Robert Reich’s latest column in the American Prospect attempts to outline a pragmatic approach to fighting terrorism (reader-submitted link). Here’s a juicy quote, taking both the left and right to task for their hardline positions:
Here’s where America’s political and intellectual left and right seem incapable of reasoned debate. Much of the left is still bemoaning America’s Cold War support of anticommunist dictators–the shah, Mobutu, Somoza, Greek colonels, Korean generals, Pinochet, Marcos, Armas, the mujahideen–and our nation’s gruesome record advising them, training their death squads, schooling and equipping their torture specialists, and helping them squirrel away their vast wealth. Given this history, the post-September 11 effulgence of American flags, patriotic hymns, and “freedom and democracy” bromides offered by American politicians strikes many on the left as dangerously ahistoric if not downright hypocritical.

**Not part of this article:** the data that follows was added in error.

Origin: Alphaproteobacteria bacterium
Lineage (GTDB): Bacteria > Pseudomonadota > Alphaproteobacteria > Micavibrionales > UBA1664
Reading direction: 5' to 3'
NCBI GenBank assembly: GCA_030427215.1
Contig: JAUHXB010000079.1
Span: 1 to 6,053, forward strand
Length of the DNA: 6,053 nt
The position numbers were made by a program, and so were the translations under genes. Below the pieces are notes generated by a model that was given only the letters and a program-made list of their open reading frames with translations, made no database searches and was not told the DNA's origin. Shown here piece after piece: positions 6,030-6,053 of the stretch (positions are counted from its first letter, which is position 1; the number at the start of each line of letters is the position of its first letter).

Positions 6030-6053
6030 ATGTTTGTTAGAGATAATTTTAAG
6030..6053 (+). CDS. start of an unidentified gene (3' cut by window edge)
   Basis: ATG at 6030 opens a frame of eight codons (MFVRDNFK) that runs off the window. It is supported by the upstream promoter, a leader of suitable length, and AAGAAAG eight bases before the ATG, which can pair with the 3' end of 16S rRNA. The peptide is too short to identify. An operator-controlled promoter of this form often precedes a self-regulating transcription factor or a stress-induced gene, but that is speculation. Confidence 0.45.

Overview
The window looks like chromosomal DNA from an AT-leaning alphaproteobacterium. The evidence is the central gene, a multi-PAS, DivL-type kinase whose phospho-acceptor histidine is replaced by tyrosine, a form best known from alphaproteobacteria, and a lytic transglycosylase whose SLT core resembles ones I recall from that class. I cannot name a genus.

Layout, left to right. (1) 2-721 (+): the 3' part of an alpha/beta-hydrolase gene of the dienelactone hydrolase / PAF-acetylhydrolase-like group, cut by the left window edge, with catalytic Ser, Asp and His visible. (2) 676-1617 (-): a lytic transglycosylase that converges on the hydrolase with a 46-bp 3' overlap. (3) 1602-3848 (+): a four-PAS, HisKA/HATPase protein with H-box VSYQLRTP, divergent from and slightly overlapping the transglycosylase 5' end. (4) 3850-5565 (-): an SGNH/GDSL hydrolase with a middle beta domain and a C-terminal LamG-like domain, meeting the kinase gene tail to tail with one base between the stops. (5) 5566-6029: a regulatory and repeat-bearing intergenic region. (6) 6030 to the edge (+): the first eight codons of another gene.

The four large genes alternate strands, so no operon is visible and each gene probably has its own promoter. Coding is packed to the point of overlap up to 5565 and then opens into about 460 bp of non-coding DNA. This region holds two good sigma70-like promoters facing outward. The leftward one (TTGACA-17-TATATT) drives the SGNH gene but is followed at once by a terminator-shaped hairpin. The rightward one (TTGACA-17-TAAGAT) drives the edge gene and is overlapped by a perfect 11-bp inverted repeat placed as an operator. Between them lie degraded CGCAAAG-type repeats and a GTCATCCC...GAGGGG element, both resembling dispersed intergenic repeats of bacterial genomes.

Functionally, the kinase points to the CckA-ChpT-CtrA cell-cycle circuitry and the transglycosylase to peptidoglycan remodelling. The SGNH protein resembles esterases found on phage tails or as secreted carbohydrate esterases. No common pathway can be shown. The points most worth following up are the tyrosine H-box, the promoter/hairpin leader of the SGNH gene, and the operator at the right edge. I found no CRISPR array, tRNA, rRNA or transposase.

The right dismisses this sordid history as irrelevant to the current crisis and accuses anyone on the left who dwells on it as “blaming America” for terrorism. Both sides are wrong: the left for suggesting that this history should make us any less determined to fight Islamic extremism and the right for assuming that this record has no bearing on why much of the third world is hostile toward us. Of course, we must proceed against terrorists with full force. Yet it’s also important to understand that our checkered history has shaped the understandings of many poor nations whose cooperation we need in order for that force to be effective and many of the world’s poor who are both attracted to radical fundamentalism and repelled by American bullying.